Farmers are simply selling to the Ethanol plant ..dont they get the same for their corn at the plant..right ?

 

 

 

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You guys are forgetting that 1outlaw's ethanol plant is doing a good job on pricing. The ethanol plants I'm in( just figured up my percentage of the gallons produced is about a 100,000 per year) petroleum marketers get their paws on it and that's where the big markup comes from. Even though the plants are very profitable they don't get near what the public pays. Unfortunately our "free" country is mostly politics. Here's something else to think about---good farmland has been renting in the $150 range for years which was plenty and too much without a subsidy so now that corn prices are going up some of the aggressive farmers that can't get enough are willing to pay $250 since the landowners think that sounds like a good price to them---just one big vicious circle. I'm a farmer but have been satisfied to stay small potatoes.

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You guys are forgetting that 1outlaw's ethanol plant is doing a good job on pricing. The ethanol plants I'm in( just figured up my percentage of the gallons produced is about a 100,000 per year) petroleum marketers get their paws on it and that's where the big markup comes from. Even though the plants are very profitable they don't get near what the public pays. Unfortunately our "free" country is mostly politics. Here's something else to think about---good farmland has been renting in the $150 range for years which was plenty and too much without a subsidy so now that corn prices are going up some of the aggressive farmers that can't get enough are willing to pay $250 since the landowners think that sounds like a good price to them---just one big vicious circle. I'm a farmer but have been satisfied to stay small potatoes.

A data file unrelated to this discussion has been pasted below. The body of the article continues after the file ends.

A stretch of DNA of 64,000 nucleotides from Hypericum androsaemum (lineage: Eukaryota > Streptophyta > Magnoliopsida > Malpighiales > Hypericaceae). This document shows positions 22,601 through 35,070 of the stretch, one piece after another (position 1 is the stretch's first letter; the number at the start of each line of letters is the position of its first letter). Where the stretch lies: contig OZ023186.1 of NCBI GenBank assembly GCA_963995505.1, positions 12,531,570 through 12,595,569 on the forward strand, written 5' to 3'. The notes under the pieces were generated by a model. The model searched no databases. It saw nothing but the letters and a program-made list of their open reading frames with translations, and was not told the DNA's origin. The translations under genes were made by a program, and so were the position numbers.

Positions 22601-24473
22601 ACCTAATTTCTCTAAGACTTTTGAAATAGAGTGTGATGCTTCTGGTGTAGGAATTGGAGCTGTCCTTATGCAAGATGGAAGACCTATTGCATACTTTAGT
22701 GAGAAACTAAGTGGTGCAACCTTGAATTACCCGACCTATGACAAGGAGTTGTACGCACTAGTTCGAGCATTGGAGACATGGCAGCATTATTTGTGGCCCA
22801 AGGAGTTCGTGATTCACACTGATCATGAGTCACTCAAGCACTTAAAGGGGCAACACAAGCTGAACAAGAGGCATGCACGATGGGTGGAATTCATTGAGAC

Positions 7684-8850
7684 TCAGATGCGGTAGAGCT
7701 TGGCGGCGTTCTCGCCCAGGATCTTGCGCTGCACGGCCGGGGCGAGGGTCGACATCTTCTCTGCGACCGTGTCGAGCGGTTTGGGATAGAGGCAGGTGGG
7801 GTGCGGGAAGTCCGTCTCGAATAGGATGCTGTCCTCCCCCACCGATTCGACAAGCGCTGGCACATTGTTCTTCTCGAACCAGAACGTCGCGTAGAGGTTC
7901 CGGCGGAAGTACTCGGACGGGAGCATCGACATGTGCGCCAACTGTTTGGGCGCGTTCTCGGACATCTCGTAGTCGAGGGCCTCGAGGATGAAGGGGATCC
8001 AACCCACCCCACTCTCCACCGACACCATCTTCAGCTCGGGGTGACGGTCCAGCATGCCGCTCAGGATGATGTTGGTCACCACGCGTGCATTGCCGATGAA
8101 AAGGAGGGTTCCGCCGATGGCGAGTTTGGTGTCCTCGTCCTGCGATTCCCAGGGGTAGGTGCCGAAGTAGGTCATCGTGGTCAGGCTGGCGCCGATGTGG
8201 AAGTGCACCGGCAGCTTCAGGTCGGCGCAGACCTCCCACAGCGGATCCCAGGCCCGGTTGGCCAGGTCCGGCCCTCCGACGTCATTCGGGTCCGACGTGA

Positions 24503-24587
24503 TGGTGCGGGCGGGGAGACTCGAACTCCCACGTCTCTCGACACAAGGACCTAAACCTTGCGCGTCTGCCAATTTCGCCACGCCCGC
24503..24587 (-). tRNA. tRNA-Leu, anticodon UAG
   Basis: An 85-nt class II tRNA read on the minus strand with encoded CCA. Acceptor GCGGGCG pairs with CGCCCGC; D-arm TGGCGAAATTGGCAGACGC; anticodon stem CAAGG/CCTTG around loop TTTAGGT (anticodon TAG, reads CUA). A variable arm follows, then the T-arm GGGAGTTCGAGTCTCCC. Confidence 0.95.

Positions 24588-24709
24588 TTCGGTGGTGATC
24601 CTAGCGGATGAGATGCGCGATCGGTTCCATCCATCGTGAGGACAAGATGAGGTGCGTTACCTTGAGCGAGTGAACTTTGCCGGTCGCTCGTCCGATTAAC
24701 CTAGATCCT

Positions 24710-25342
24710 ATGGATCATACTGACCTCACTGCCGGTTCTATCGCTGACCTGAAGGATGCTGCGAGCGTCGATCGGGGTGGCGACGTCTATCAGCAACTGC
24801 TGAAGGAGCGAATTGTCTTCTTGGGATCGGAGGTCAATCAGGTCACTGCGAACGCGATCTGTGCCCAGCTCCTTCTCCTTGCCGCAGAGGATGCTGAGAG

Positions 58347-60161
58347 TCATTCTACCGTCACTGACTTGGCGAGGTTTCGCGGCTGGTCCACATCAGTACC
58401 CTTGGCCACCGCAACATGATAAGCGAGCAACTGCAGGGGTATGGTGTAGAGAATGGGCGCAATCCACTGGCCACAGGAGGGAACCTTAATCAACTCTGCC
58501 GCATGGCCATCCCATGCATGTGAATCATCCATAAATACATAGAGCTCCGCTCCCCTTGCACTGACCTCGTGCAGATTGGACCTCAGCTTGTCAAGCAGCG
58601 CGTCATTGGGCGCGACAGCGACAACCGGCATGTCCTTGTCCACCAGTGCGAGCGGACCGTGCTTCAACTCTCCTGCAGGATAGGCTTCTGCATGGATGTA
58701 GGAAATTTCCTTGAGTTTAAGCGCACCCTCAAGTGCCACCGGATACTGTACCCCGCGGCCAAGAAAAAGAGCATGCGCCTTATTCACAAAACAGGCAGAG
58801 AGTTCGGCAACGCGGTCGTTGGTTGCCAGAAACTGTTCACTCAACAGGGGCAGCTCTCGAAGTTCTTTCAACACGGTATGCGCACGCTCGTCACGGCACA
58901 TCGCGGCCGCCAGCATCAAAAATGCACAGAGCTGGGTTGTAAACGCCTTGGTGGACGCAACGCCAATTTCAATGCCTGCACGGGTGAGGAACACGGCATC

From what I have read  a 10 million dollar Ethanol Plant pays for itself in under 2 years !

 

As far as selling most of ethanol to Petro..I hate it but I understand it's a neceassry evil to build the E85 market..stations, Cars , public awareness

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The first plant I put money in was finished and going April of 2003--cost $45 or so million for a 40 million gallon. It was expanded to 52 mil last year and now going for 92 mil in another year or so. I guess the original size could have been paid for by now but I've gotten some pretty good dividends the last couple of years so technically I don't think it's paid for yet. New construction is closer to $2 a gallon and such a big waiting list that I've heard of $5 million offers to get an up front build slot vs. waiting to start construction.